Bishop Noel Jones doesn't consider himself a rich man. His Porsche is only a 1980, he says. His first Mercedes cost him $186 a month. His Ferrari was a steal because the German mark was weak against the dollar.
But Jones is different from you and me, as F. Scott Fitzgerald would say. At one point during an interview with L.A. Weekly, a member of his security detail rushes out to where we are sitting, on a windy stone terrace at the Sunset Tower Hotel in West Hollywood, to pull a fleece Miami Heat cap down onto Jones' bald head for him. Jones barely flinches. He's friends with Stevie Wonder, Chris Tucker and The Game. His sister is supermodel and singer Grace Jones. He currently is dating the actress LisaRaye McCoy, who appears on VH1's Single Ladies; in the past, he has been romantically linked to X Factor contestant Stacy Francis and Real Housewives of Atlanta alum NeNe Leakes.
Oh, and he runs one of the biggest mega-churches in Los Angeles.
At 63, Jones is perhaps the most prominent of the six local men of God featured on the new reality series Preachers of L.A., which premieres tonight on Oxygen. The 17,000 members of Jones' church, the City of Refuge in Gardena, flock to free Sunday services at 8 a.m. and again at 11, besotted and invigorated by the rhythmic, scripture-light exhortations delivered in his precise Jamaican accent.
Other clergymen on the show include the former gang member Ron Gibson, of Riverside's Life Church of God in Christ; the tattooed former drug addict and professional skateboarder Jay Haizlip, of Huntington Beach's Sanctuary Church; and the flashy gospel singer Deitrick Haddon, who left his Detroit church in disgrace last year after fathering a child during an adulterous affair.
The brainchild of Haddon's manager, Holly Carter, and boy-wonder producer Lemuel Plummer (BET's Vindicated and The Sheards), whose father owns several religious TV stations in Detroit, Preachers of L.A. hopes to capitalize on the loyal and reliable Christian market that helped Mel Gibson's The Passion of the Christ gross over $600 million.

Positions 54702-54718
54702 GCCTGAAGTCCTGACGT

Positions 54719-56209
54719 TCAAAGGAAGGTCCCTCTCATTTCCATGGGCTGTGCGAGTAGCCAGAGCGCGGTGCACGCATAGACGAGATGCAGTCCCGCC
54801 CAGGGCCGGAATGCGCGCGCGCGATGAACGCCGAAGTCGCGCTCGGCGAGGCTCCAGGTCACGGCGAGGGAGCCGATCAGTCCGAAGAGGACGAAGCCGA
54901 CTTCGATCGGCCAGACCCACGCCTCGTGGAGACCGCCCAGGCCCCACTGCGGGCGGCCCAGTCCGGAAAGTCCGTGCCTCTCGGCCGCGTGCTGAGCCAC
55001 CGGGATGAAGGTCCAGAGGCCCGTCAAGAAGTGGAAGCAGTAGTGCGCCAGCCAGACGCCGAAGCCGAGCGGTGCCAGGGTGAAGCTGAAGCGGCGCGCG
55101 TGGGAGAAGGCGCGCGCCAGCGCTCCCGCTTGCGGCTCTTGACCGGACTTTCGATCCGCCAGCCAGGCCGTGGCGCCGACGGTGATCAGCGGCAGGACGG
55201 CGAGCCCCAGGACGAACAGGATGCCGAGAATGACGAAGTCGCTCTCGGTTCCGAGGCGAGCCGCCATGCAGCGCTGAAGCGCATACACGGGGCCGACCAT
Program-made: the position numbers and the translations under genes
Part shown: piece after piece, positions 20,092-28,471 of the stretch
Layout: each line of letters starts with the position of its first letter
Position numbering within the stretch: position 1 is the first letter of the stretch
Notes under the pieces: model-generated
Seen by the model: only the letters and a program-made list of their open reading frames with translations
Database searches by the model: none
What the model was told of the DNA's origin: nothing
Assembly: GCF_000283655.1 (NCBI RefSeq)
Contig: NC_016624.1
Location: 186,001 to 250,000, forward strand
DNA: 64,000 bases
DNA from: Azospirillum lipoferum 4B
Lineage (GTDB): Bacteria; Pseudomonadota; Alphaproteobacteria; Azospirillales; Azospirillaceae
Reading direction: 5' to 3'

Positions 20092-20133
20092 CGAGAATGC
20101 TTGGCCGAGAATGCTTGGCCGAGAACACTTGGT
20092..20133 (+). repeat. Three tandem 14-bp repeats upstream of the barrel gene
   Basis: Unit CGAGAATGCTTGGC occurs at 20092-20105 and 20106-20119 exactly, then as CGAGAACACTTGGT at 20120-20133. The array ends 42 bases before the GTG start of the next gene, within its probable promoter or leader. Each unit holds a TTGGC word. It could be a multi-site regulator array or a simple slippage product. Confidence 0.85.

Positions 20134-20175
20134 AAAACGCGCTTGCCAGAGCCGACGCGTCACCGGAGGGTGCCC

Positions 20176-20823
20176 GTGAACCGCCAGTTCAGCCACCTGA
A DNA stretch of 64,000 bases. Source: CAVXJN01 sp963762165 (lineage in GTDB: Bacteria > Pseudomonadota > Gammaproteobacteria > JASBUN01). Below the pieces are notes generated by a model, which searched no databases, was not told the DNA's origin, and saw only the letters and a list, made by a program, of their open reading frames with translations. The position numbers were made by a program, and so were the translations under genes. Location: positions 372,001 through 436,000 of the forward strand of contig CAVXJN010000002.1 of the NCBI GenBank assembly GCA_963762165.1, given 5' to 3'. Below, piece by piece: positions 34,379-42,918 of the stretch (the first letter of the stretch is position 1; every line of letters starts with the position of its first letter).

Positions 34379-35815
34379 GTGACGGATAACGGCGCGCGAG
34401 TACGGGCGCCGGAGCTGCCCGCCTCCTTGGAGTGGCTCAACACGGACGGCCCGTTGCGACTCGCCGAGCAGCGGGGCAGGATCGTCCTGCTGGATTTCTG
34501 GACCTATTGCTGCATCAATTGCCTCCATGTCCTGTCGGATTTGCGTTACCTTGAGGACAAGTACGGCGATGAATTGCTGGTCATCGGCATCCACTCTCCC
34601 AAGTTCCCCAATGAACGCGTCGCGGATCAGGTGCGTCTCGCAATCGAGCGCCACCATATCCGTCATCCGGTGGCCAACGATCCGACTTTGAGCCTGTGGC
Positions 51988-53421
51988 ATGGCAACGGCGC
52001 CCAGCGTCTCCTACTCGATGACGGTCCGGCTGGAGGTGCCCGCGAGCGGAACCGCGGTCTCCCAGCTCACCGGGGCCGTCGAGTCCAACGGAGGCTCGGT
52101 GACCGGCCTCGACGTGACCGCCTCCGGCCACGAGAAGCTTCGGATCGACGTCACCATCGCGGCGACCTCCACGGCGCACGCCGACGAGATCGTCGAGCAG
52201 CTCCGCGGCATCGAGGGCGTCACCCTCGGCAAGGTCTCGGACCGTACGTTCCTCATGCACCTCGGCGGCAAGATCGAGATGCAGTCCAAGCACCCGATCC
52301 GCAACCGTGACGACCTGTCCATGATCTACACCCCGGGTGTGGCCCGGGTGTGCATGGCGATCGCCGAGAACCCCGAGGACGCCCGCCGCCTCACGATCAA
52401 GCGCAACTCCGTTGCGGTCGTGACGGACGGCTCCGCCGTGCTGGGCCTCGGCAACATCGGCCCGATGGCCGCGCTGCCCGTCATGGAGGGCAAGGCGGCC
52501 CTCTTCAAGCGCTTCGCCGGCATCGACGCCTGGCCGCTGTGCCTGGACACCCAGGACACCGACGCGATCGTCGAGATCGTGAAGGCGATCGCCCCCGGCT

“There were a lot of offers on this show. A lot,” says Jonathan Rodgers, Plummer's mentor and a retired network executive. “The most appealing demographic right now is African American females. Everybody seems to be chasing it, [because] they watch a lot of TV. Enough to be the swing vote.”
Producers Carter and Plummer want to show America that men of the cloth are just like us — bickering, stressed, imperfect. But when the show's trailer appeared earlier this year, with Real Housewives-style shots of mansions, golf courses and Bentleys interspersed with clips of prayer and proselytizing, Christians everywhere were appalled. Blasphemy! they cried. Apostasy!
“These dudes is an embarrassment to God's Kingdom,” Angel Marcano commented on YouTube. “All I see is a bunch of business vampires sucking the money out of dopes,” Makost0rM added.
Most of the cast members appear to be quite wealthy, yes, but only the dapper Clarence McClendon preaches what is called the prosperity gospel, a peculiarly American strain of Christianity popular among mega-church leaders and televangelists (McClendon is both) who believe God rewards faith and shows favor with money.
Or, you know, get the church to buy you one. Most of Jones' money comes from his involvement in The Urban Group, which manages over 40 real estate projects in five states and has off-shoots in brokerage, private equity, consulting, media, security, executive leadership seminars, online dating (faithmate.com) and a seemingly defunct company selling mobile solar generators.
A few years back, however, the City of Refuge — Jones' church — gave Jones a Maserati Quattroporte, which costs about $127,000. With all the other prized vehicles in his collection, he rarely drove it, so after a year he sold the car and gave the money back. His congregation probably never even knew their hard-earned tithes and offerings had helped pay for a fancy toy for their pastor, because Jones tones down the luxe on the Lord's day.